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Full text of "Expression Of The Emotions In Man And Animals"

''                                34                         THE PRINCIPLE OF                  CHAP. I.

1 If

I*                             Another curious instance of an odd inherited move-

11:                             ment, associated with the wish to obtain an object, will

be given in the course of this volume.

*}                                   There are other actions which are commonly per-

v                             formed under certain circumstances^ independently of

habit, and which seem to be due to imitation or some

sort of sympathy.    Thus persons cutting anything with

is of peculiar interest, because it occurs only during sound
sleep, and therefore cannot be due to imitation, but must
be altogether natural. The particulars are perfectly trust-
worthy, for I have enquired fully into them, and speak
from abundant and independent evidence. A gentleman
of considerable position was found by his wife to have the
curious trick, when he lay fast asleep ou his back in bed,
of raising his right arm slowly in front of his face, up to
his forehead, and then dropping it with a jerk, so that
the wrist fell heavily on the bridge of his nose. The trick
did not occur every nigiit, but occasionally, and was in-

sr                                dependent "of any ascertained cause.    Sometimes  it was

' repeated incessantly for  an hour or more.    The  gentle-

;                                   man's nose was prominent, and its bridge often became

, ' '                               sore from the blows which it received.    At one time an

awkward sore was produced,  that was long in healing,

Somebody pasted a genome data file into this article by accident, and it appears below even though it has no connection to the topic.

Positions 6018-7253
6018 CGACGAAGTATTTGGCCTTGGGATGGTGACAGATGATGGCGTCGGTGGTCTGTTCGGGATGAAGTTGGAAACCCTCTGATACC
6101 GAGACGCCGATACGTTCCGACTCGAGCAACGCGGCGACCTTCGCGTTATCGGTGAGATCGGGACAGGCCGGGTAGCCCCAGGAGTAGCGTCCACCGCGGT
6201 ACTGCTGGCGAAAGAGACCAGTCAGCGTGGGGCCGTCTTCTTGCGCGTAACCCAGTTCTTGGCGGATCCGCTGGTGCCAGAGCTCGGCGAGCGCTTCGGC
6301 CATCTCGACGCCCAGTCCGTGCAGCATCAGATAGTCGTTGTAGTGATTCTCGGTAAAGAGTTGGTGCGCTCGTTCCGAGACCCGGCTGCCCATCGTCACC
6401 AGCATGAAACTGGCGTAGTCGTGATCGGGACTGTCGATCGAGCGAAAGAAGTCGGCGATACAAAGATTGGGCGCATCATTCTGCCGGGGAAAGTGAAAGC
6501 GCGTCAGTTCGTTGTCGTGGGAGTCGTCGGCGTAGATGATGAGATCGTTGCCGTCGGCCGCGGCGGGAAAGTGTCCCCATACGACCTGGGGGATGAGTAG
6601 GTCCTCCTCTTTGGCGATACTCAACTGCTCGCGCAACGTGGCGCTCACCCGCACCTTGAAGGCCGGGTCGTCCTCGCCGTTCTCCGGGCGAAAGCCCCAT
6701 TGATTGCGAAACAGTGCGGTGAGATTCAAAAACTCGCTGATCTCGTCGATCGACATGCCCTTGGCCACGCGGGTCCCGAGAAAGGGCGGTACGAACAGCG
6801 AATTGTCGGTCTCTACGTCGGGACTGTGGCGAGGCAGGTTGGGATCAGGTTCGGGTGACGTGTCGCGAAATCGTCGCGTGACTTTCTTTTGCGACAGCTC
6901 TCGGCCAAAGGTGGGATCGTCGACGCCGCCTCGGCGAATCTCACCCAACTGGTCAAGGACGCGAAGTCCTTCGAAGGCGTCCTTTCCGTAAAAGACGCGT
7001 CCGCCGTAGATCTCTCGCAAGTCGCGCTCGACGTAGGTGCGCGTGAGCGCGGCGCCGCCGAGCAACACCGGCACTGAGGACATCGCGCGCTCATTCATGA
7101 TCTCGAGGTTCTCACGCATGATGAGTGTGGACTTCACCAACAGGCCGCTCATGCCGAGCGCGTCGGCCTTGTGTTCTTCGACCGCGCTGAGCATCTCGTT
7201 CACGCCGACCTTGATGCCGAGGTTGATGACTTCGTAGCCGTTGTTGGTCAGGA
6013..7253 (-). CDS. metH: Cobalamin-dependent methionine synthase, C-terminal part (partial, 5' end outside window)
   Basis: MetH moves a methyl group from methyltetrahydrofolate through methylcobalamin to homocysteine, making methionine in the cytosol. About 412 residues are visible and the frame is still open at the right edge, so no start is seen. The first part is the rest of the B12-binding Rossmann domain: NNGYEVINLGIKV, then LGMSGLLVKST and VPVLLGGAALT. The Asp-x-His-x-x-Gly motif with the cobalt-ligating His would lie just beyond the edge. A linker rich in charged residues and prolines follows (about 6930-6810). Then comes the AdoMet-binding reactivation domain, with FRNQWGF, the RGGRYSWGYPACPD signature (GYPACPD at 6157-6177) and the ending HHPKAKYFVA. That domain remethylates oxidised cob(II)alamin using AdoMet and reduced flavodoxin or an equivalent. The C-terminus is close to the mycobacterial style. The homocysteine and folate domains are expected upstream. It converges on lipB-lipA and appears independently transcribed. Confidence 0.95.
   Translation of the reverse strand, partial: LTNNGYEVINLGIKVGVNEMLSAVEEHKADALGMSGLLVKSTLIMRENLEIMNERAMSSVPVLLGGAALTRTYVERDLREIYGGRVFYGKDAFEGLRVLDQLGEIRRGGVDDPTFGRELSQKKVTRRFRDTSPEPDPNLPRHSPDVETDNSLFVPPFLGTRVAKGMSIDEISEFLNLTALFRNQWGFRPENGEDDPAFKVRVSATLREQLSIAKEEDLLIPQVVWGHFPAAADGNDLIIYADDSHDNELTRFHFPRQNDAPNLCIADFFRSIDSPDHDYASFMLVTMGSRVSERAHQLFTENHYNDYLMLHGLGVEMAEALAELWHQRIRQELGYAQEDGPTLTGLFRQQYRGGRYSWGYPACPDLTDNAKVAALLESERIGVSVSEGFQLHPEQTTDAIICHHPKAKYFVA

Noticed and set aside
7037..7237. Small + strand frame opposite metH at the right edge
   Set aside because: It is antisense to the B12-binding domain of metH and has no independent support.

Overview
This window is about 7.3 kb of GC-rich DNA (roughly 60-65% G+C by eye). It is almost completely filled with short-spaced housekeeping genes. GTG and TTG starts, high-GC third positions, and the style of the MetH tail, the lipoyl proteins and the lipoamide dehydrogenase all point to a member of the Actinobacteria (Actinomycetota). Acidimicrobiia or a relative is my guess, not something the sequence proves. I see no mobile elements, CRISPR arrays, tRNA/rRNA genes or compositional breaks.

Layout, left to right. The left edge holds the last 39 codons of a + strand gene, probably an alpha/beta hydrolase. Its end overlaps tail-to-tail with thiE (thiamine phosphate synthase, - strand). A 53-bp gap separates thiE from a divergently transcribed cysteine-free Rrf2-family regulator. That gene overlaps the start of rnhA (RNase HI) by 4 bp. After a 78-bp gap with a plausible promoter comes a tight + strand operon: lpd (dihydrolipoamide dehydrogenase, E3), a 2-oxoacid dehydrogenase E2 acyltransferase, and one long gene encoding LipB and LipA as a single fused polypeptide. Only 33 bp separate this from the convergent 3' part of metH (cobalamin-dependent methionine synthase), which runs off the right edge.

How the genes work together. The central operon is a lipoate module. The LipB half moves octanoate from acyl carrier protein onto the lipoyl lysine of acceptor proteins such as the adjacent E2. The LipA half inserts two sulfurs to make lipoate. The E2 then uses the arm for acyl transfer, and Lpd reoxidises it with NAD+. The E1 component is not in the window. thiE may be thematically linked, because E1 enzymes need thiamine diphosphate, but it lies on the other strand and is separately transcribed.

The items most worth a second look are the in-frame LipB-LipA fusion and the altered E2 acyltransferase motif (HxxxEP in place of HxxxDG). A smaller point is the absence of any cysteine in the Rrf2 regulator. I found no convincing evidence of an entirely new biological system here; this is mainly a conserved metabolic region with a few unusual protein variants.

1   '                                on account of the recurrence, night after night,  of the

*                               blows which first caused it.    His wife had to remove the

button from the wrist of his night-gown as it made severe

,                                   scratches, and some means were attempted of tying his

arm.

" Many years after his death, his son married a Incly
who had never heard of the family incident. She, how-
ever, observed precisely the same peculiarity in her hus-
band; but his nose, from not being particularly promi-
nent, has never as yet suffered from the blows. The trick
does not occur when he is half-asleep, as, for example,

,'                                   when dozing in his arm-chair, but the moment he is fast

j                                   asleep it is apt to begin.    It is, as with his father, inter-

mittent; sometimes ceasing for many nights, and some-
times almost incessant during a part of every night. It
is performed, as it was by his father, with his right hand.

" One of his children, a girl, has inherited  the same

'                                   trick.   She performs it, likewise, with the right hand, but

l "                                 in a slightly modified form;   for, after raising the arm,

;i    >                                   she does not allow the wrist to drop upon the bridge of the

',,                                     nose, but the palm of the half-closed hand falls over and

I   '>                                  down the nose, striking- it rather rapidly.   It is also very in-

iv *                                 termittent with this child, not occurring for periods of some

 v                                  months, but sometimes occurring almost incessantly."